Ever since I was a little kid, I’ve been rewarded for not needing any extra attention. I’ve been an ideal student, a well-behaved daughter, and a consistent friend. Somewhere along the way, I learned that not depending on anybody for anything was easier and helped me stay in control.

I used to hide food in my room as a kid, not because I was hungry, but so that if I ever got hungry, I wouldn’t have to admit it to anyone.

I knew how scared I would get when people got angry, so I never let myself get angry. That way no one would need to tell me that it hurt people.

I refused to sit on the carpet with my fellow kindergartners, because I didn’t want anyone to think I needed to be taught anything.

 I learned to never need help. Or at least, never to admit it.

 Instead, I learned to hide.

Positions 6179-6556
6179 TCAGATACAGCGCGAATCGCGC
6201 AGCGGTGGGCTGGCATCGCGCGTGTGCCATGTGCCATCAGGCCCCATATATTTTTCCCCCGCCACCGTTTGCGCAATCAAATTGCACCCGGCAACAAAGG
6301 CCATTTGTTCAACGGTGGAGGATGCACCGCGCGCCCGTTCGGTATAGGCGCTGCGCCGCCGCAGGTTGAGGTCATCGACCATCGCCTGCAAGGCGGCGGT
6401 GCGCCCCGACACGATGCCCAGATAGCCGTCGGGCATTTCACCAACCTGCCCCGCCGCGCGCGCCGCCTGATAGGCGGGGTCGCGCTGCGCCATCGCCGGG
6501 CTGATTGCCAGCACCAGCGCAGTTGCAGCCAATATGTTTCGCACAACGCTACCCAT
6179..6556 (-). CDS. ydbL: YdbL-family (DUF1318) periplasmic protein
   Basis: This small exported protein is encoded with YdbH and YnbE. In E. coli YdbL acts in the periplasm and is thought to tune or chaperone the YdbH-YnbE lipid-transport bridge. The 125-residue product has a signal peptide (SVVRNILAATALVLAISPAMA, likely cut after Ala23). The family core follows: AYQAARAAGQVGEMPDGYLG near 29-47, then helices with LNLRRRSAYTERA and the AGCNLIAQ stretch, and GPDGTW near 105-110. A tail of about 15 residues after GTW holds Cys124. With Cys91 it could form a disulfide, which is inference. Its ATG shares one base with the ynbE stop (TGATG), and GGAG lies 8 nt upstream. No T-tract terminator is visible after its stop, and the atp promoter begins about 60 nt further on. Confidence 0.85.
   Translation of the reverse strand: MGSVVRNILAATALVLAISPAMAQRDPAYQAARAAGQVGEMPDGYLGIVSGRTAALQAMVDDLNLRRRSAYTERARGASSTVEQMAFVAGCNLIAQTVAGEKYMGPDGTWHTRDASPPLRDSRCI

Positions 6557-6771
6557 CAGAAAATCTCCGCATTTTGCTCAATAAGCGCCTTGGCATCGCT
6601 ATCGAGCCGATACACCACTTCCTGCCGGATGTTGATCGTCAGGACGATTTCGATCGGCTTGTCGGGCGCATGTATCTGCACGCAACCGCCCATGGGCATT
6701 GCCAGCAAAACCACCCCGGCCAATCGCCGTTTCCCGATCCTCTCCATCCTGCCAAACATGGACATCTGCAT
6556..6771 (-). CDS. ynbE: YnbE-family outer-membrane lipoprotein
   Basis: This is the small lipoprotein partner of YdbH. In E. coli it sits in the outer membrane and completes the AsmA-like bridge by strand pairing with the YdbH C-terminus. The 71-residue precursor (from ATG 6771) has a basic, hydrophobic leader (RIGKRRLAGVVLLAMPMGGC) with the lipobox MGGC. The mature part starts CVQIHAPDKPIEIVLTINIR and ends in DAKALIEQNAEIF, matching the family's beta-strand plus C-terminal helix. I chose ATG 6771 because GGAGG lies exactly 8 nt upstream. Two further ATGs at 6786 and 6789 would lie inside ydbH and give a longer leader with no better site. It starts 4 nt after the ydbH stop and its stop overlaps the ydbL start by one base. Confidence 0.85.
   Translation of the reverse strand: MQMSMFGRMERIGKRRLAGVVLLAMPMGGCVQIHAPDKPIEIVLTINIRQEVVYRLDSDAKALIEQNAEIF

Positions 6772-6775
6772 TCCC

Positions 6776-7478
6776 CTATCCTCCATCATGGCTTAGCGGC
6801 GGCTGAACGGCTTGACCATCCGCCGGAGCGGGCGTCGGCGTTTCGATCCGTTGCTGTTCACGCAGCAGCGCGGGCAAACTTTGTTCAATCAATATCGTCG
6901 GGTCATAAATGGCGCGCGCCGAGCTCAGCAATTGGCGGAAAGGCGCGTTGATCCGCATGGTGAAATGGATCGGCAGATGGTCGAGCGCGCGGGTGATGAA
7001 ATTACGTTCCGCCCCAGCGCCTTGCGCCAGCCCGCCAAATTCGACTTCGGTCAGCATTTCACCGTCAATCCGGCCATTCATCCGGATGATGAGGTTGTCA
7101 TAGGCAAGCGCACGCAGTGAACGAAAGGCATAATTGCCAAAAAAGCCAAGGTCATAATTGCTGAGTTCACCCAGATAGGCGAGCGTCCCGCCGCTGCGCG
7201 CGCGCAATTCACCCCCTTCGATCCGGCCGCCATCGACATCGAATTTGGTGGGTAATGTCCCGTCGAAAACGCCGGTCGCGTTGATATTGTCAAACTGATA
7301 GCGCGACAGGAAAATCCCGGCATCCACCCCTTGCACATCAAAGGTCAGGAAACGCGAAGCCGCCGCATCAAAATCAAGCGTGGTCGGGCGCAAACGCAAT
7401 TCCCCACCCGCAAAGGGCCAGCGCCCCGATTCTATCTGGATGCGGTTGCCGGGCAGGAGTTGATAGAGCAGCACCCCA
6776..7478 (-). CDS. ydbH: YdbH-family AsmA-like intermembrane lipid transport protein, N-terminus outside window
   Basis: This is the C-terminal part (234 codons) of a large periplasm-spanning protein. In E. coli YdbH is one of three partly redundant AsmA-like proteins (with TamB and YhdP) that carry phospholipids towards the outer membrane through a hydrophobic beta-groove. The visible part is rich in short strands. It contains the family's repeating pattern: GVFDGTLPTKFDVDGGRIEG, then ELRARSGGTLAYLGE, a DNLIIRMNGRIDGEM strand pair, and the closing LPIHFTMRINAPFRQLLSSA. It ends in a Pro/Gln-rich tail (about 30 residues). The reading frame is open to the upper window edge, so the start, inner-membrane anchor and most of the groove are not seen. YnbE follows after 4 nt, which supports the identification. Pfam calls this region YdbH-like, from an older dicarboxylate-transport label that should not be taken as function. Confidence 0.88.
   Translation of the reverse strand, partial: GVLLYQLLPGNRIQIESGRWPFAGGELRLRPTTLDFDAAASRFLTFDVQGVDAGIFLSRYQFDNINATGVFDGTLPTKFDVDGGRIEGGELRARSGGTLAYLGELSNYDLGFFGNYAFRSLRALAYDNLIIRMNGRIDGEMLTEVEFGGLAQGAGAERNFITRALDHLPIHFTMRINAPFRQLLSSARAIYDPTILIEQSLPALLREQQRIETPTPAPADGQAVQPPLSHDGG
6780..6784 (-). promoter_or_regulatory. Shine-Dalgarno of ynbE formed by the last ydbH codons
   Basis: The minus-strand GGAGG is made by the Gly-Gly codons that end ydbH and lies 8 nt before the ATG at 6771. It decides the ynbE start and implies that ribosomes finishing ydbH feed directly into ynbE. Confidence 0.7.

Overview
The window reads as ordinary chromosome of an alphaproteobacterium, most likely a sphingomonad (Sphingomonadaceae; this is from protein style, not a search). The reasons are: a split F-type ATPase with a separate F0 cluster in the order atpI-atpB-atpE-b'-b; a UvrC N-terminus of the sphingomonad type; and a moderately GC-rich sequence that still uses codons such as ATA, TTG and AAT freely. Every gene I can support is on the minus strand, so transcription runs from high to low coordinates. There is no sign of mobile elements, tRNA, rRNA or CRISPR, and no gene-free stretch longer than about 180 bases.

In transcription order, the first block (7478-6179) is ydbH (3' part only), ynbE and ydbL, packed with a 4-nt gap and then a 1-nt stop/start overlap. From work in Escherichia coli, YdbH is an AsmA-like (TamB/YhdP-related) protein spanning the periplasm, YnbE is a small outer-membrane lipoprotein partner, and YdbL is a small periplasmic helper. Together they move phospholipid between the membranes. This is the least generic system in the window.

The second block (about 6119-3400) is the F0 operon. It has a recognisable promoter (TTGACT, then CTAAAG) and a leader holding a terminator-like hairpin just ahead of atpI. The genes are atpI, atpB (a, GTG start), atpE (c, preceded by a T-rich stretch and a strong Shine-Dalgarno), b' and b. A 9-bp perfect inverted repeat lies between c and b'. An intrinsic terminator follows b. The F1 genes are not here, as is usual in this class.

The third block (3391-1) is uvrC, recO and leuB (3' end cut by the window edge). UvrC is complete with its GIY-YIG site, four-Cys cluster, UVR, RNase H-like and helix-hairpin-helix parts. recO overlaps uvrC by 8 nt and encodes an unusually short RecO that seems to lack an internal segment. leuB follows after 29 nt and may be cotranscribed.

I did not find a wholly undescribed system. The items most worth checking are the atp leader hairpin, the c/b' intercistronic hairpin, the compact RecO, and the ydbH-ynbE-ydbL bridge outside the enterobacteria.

I started to notice what people praised in me, and I focused on showing those things and holding back everything else.

Especially my needs.

Like a curator, the person who manages art at a museum, I chose the pieces that people liked the most about my personality, and I hung them on display, with perfect lighting and pretty descriptions.

Want to read the rest….? 

I’m over at “Body Journal” today, writing about shame, perfectionism and tearing away masks. Check it out here


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